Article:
Reading the E-Leaves: The future of magazines on digital devices is beginning to take shape.
Should publishers flip out over Flipboard? It's a question that's been on a lot of minds lately. The iPad app, called "The First Real iPad Magazine" by Gawker, gathers links, articles and photos recommended by your Facebook and Twitter friends into a visually appealing, magazine-style format. Essentially a sophisticated Web aggregator, Flipboard allows readers to click through to read articles chosen by people whose opinions and tastes are likely to mirror their own. While publishers can request to have content limited or hidden altogether, Flipboard represents only the latest example of a distribution platform capable of upstaging a magazine's own website or branded app.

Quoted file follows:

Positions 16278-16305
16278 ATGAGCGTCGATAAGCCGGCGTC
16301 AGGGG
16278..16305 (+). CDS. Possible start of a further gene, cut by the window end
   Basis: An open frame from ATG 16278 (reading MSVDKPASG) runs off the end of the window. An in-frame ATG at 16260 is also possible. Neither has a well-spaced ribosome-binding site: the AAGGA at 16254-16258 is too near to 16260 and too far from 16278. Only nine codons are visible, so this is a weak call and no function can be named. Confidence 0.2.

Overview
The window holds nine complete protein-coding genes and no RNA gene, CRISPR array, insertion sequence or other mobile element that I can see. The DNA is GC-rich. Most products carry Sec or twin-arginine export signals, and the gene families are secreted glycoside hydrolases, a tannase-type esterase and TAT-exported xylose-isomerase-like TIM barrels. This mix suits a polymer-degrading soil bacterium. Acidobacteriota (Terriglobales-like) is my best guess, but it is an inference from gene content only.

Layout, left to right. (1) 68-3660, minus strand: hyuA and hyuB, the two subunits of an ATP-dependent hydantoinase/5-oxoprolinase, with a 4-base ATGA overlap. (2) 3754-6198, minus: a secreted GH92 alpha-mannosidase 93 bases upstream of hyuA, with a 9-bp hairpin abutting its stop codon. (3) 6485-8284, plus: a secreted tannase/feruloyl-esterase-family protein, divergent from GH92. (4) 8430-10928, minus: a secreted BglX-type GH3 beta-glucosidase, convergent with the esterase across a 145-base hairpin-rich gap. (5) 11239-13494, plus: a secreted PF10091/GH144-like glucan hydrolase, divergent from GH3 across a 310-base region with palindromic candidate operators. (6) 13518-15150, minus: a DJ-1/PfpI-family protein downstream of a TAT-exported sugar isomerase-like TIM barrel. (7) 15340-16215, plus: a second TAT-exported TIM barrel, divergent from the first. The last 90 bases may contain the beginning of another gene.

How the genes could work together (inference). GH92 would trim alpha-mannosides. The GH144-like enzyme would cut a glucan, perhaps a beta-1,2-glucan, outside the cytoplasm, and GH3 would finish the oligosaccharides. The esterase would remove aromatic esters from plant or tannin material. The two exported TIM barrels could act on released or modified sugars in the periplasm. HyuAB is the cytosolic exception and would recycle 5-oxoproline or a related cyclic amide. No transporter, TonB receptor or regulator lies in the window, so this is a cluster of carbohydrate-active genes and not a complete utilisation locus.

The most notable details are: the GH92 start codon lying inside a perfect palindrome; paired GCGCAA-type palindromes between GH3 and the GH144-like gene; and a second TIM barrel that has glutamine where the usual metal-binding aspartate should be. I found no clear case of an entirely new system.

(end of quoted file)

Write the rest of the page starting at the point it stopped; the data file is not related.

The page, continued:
Just when the foundation for building digital revenue begins to look more solid, the ground shifts again.
"Wired and Bon Appétit have made their content available on the Flipboard platform, and that is fine as a test, but over the long run, as an industry, we need to try and limit disintermediation, not enable it," says David Renard, partner at research and consulting firm mediaIDEAS. "If publishers are not the ones developing new types of paginated media, and new ways to interact with the digital page, smaller, digital-based competitors will."
This is precisely the warning given by Ashley Norris, CEO of branded content advisory firm Sutro Digital. With the price of producing iPad magazines falling and free content offerings for the device likely to increase, mainstream publishers need to act now or risk missing the opportunity to establish themselves as brands on tablet devices, he says. Waiting until the question of paid versus free resolves itself when independent publishers and app developers are already experimenting with new sponsorship and content models is, he believes, a risky course.
"I think we are at year zero, and no one knows where tablets will end up," he says. "So … it is a unique opportunity for old media brands. My worry for them is that these apps simply won't deliver the returns that they had enjoyed in the heyday of print."